Emily: Sure, well you had spelled out, in the beginning when you brought me on, the job description was for calendar and travel maven. And I think you knew that that was one area that you did not want to have anything to do with. And you were super-clear about what you want and what you don’t want, which makes it a perfect candidate for a big thing to train someone as an assistant in and owning.
And you did have, to begin with, kind of an itinerary that you wanted followed and you’d already established with Lauren, before I came, how you wanted things put in your calendar, which helped. And then, I came having done that level of support for two road warriors who lived off of their iPhones. So, all detail was already – I was very accustomed to providing that.
Brooke: And it’s like, to every single detail, I want to explain to you, like, to the detail, the kind of car. And this is something that when you have an assistant, it allows you to become aware of things that make you comfortable. So, for example, one of the details that I like, if I’m going to be in the back seat of a car traveling from the airport to the hotel, I like that car back seat to recline.
I know it sounds like such a little thing, but when I’m sitting in the back seat of a car, I sometimes get car sick. And so, if I have to sit up too upright, I feel a little – so it just makes such a huge difference to how I feel, to am I going to get car sick in the car? Making sure the car picks me up at the right place and on time and is reconfirmed so you’re not, like, landing at the airport wondering what the heck is happening and that you have really professional vendors that have been background checked, you don’t have to worry about, like, any of those specific details.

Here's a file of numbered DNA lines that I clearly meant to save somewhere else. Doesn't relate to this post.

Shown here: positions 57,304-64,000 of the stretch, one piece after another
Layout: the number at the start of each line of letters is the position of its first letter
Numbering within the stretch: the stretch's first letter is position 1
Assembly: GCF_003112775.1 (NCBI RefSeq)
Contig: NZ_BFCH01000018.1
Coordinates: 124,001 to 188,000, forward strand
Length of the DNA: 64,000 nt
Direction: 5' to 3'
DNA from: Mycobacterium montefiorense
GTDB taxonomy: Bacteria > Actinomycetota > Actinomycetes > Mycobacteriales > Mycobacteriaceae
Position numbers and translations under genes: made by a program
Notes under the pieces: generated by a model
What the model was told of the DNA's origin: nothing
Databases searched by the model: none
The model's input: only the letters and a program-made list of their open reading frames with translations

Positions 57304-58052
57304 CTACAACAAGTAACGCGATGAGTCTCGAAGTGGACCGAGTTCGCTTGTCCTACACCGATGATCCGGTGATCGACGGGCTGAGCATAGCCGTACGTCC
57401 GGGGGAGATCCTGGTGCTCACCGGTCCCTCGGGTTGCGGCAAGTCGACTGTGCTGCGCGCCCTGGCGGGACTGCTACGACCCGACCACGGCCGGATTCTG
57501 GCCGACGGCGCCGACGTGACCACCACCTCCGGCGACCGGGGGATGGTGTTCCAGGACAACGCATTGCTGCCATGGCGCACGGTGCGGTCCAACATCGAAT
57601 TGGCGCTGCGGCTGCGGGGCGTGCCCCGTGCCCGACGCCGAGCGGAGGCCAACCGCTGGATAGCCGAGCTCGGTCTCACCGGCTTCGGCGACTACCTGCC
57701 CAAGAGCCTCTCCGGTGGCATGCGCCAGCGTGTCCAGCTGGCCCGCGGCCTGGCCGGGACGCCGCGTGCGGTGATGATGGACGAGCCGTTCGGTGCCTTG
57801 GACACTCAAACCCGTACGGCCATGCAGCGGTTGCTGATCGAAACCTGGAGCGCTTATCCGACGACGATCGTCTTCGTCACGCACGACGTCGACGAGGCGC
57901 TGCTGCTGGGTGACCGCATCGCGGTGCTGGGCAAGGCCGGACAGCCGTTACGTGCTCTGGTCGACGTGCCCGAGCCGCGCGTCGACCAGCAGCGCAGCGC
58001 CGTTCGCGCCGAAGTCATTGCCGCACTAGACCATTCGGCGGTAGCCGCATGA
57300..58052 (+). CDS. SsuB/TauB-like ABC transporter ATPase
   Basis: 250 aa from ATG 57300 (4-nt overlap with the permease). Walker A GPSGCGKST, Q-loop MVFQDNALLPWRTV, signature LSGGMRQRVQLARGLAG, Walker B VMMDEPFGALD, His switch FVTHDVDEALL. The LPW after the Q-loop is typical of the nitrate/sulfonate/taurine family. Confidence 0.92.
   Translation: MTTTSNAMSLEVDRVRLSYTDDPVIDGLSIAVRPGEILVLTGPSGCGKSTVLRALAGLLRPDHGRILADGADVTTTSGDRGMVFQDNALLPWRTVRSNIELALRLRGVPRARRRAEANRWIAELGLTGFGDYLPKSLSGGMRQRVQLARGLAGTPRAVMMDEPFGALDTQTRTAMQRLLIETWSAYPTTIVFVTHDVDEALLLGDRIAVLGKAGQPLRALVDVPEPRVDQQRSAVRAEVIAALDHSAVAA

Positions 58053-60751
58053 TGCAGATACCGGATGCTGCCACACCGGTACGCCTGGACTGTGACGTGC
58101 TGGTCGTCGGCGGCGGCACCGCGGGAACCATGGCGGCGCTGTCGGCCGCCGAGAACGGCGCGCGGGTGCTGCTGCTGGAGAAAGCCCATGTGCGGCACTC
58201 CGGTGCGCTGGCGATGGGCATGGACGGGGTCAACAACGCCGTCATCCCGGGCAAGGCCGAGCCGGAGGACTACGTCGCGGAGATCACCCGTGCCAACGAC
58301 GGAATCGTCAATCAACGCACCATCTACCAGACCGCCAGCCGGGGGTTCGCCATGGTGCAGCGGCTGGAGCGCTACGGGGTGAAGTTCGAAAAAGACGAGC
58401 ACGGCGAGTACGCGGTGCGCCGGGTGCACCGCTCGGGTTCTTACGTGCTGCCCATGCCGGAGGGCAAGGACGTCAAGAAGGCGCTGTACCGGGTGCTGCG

And then, if I want to know, like for example, the driver’s name and what kind of car he’s going to be driving and what the name of the company is, it’s all right there in my calendar. And I never look at it until I land on the plane and I’m at baggage claim and I get to click on there and then it’s all just right there.
Now, half of the time, I’ll never even need to access any of that. But when I do, the other thing that’s like super-specific is, like, everything is linked. And it’s a hot link too. So, when I’m on my phone, I’m not having to type. I’m not having to copy and paste. Those little tiny details remove so much frustration and so much aggravation and so much extra time from my life. Now, it took a lot of time for us to work through it, but now…
Emily: Yeah, because the structure wasn’t all in place for that. I had to learn which types of vehicles exactly and why. I didn’t, you know, when you said, “Not that car but what about this one?” I had to be like, “Oh well she does, sometimes, she gets a little car sick or a little sick on a flight and coming off the flight, what’s her experience going to be like?”